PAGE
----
Get Sponsored In Snowboarding

If you find yourself reading this I’m guessing you are at the exact same spot I was in 2008. Scouring the Internet for any information or a guidebook of sort on how to become a professional snowboarder and how to get sponsored in snowboarding. Well grab a cold one and kick your feet up cause I’m about to fill you in on everything I’ve done to get sponsored in snowboarding. It’s a long but good read and hopefully it gives you some guidance and fuels your appetite for making snowboarding cheaper by becoming sponsored.

First of all I want to say that I don’t know if what I did and am doing is the right or wrong way. There’s no manual for how to become sponsored and I had to try and approach it a different way than most people. It took over 100 companies saying “No” before I got one “Yes.” Don’t get discouraged and look at it like a challenging new trick you want to bag. One thing I can say is it HAS worked and IS working so far.

There are three areas that I see as ways to get sponsored in snowboarding. Competing, Networking, and selling your soul. These next three sections will go over the basics and what I’ve seen from each of them and how you can focus on one if not all three to become a professional snowboarder. Before you dive in I would recommend reading the article and advise I give on creating a professional sports portfolio.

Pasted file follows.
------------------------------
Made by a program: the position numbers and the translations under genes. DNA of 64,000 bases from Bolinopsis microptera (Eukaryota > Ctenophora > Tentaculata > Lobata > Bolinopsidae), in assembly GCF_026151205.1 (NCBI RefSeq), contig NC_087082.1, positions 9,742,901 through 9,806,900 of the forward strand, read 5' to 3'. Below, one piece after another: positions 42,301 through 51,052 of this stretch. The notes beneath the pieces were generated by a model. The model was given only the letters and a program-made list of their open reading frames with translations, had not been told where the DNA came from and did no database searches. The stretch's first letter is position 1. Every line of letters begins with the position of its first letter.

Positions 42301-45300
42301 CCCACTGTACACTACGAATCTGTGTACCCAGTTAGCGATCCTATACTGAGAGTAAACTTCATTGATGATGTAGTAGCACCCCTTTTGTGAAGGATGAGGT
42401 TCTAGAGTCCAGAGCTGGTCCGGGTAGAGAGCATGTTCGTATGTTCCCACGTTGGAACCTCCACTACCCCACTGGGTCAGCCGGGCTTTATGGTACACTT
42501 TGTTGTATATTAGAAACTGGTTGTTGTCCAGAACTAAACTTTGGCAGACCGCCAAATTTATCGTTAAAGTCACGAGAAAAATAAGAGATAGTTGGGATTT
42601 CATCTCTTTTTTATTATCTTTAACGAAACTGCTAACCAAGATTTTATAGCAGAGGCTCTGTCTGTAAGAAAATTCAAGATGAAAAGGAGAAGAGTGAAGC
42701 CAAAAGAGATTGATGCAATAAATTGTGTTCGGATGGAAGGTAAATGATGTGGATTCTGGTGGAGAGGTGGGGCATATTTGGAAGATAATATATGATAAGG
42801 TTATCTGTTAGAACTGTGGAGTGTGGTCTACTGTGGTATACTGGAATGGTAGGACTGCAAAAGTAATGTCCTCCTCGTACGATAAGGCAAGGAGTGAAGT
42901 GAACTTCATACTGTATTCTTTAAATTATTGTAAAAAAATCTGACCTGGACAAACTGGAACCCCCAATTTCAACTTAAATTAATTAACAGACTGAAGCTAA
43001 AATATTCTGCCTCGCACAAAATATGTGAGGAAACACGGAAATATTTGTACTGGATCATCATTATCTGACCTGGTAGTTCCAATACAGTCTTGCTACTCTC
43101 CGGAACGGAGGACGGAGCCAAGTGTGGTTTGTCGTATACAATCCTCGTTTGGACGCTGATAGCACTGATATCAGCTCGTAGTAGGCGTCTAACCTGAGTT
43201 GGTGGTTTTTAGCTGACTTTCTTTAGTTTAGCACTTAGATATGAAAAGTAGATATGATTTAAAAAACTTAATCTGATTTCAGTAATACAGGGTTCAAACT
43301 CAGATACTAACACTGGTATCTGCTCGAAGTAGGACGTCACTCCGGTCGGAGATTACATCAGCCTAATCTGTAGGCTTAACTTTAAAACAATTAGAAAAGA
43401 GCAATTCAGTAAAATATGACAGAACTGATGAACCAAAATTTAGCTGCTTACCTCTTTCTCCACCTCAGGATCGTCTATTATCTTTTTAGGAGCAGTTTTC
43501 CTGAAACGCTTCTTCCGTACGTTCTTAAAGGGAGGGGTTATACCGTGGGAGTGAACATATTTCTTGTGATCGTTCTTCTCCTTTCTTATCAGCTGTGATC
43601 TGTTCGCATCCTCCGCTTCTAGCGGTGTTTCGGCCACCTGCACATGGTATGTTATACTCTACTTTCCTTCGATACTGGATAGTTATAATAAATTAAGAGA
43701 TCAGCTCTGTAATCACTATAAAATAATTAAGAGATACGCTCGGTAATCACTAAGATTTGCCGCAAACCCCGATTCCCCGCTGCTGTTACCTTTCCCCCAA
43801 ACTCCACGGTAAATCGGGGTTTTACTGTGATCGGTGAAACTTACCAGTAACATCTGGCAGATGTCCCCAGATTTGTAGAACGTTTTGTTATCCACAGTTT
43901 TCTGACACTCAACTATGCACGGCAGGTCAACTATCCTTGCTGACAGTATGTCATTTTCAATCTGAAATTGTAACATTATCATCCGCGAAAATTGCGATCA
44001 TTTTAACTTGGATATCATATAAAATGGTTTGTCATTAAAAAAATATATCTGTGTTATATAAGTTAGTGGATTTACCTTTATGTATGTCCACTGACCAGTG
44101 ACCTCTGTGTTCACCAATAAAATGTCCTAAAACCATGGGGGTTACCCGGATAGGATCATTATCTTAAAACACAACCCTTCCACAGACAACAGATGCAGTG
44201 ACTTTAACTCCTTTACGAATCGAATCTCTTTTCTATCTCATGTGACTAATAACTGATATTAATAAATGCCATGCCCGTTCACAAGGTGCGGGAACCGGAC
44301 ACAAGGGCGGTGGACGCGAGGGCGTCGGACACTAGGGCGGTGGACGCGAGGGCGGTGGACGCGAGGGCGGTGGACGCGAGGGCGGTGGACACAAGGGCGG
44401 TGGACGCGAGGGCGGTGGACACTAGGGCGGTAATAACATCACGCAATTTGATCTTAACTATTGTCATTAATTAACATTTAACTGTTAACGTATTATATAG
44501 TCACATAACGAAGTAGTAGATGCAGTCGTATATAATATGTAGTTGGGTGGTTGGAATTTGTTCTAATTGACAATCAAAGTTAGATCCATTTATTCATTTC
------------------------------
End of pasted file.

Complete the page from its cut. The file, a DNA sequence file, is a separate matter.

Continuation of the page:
Competing – Find Your Correct Passion

Winning or doing well in competitions can speak words for you as a rider. Winning gets sponsors. If you’re involved in snowboarding in even the smallest bit you most likely know a big name competitor. Point and case, Shaun White. Competitions are a great way to showcase your skills, turn heads and network with other riders and company reps. If you’re evenly mildly good at snowboarding take a look at some upcoming competitions at your local resorts and make it a goal to compete in one or two of them.

Competitions have a whole different feel then riding with your friends so it’s good to get a few under your belt to see what they’re like and what you need to work on. Before Stevie Bell become a living legend he traveled to as many competitions as he could in a season to help get his name out there and gain exposure. I’m sure Stevie didn’t win every comp he entered (I should check my facts on that…) but he did showcase his talent and started to get noticed. So, get out the calendar and start planning. Spend a few days before the comps and practice, practice, practice. Get your tricks on lock and dialed. If you can make it to the Hot Dawgz and Handrails competition at Bear Mountain in the early fall that’s a good way to get yourself out there in a big competition with lots of media coverage.